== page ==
To be honest, I think she was just worn out from playing all night. She appeared to have had quite a romp. She was covered in disgustingly stinky rotten fish that she had rolled in after one of our lazy neighbors dumped a big pile of it in the woods, rather than hauling it to the dump as they should have. We had to give her two shampoo baths (see photo above), which wasted another half-an-hour, and despite this, she still stunk badly. Still, we loaded her up, and Shagoo, and started making the 3-4 hour drive to Anchorage. Better late than never, I guess.
Unlike Coolwhip, Shagoo (pictured above) had a throat surgery to help her conditions about seven years ago, but a lot of scar tissue has built up since then, and she was once again struggling to breath. There have been a lot of improvements in the type of surgery available to dogs with her conditions, so we felt she would be a good candidate to take part in the study. After the veterinarians did their pre-operation evaluation of running a camera down her throat, they said it was good we had agreed to include Shagoo. The scar tissue had built up so much, it was obstructing more than half her airway.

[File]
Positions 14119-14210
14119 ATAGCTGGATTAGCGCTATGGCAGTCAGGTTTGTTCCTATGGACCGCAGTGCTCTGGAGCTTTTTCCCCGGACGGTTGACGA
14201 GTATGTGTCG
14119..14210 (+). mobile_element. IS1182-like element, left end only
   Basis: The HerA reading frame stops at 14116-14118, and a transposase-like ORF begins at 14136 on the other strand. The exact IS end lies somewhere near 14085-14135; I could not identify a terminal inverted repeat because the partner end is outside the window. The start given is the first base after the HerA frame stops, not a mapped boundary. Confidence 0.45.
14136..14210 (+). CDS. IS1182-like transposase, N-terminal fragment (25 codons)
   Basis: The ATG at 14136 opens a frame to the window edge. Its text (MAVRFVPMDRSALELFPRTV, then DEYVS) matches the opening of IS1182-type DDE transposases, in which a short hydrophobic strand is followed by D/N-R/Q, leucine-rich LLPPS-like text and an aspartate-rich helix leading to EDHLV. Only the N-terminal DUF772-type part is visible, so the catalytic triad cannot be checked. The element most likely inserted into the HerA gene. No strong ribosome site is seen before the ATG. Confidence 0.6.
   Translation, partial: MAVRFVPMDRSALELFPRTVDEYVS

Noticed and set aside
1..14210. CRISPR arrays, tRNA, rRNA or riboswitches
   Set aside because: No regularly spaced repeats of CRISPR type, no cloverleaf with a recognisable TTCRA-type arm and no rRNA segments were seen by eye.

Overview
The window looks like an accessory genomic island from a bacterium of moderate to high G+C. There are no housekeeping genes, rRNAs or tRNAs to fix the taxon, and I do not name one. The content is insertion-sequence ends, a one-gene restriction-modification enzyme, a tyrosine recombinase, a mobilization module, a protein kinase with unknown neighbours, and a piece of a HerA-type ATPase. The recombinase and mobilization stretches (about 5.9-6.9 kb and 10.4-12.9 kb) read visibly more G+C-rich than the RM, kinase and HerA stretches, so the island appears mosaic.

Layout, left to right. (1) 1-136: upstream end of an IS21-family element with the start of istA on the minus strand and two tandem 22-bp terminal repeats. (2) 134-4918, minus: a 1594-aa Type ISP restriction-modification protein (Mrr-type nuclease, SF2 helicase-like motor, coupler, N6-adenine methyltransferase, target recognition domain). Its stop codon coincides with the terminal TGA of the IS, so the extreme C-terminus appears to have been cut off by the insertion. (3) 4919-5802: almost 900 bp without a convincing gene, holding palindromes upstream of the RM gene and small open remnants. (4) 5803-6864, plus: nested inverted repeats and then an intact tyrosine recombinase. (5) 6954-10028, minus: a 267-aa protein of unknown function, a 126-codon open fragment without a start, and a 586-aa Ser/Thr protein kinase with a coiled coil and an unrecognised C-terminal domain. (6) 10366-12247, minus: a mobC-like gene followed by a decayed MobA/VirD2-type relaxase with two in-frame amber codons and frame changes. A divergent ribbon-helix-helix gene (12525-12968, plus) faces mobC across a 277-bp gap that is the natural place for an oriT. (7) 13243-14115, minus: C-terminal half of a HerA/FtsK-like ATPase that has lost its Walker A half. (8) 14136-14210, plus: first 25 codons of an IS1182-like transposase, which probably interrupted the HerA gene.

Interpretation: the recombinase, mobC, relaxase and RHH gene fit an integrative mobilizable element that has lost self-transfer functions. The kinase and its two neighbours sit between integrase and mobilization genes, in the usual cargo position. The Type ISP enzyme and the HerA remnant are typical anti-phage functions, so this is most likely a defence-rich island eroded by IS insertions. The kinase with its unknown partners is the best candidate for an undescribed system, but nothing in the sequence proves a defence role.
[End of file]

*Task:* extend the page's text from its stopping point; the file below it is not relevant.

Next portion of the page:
They performed the delicate surgery (see above), and Shagoo, being the tough old bird she is, pulled though remarkably well. She still has a trachea tube in (see her hsvaed neck and still groggy photo below), which we slide out and clean every three hours while staying up to listen to her breathing (so not much sleep last night), but this should only be in for a few days. Shagoo is already breathing better than she has in years, We can hardly wait to have her completely healed so we can go back to playing and exercising with her. Seeing the clump of scar tissue that came out of her, there’s no doubt in our minds this surgery has added literally years to her life.
Unfortunately, Coolwhip’s condition requires a little more study before she can have the surgery. They sedated her yesterday and ran the scope down her throat too. They saw that unlike Shagoo, Coolwhip has one fold of the larynx that is paralyzed, but one fold slightly works. To my knowledge, this has not been documented before, so it may explain how some wheezers) like Coowhip) are able to perform varying degrees of exercise, while others (like Shagoo with both folds paralyzed) cannot perform any.
Coolwhip still has to take part in another swallowing study to check the others conditions I already described that she may have, and then depending on the results of those, she will (hopefully) have the corrective wheezers surgery. Time and more tests will tell, but in the meantime, we are happy to be helping improve the lives of our dogs, and hopefully others out there – now and into the future – suffering from this same condition.
We sincerely thank the two amazing veterinarians (Dr. Dirsko and Dr. Bryden) who performed this surgery. We don’t trust just anyone, but like the doctors at our local veterinary clinic, it was clear these veterinarians were truly devoted to helping animals.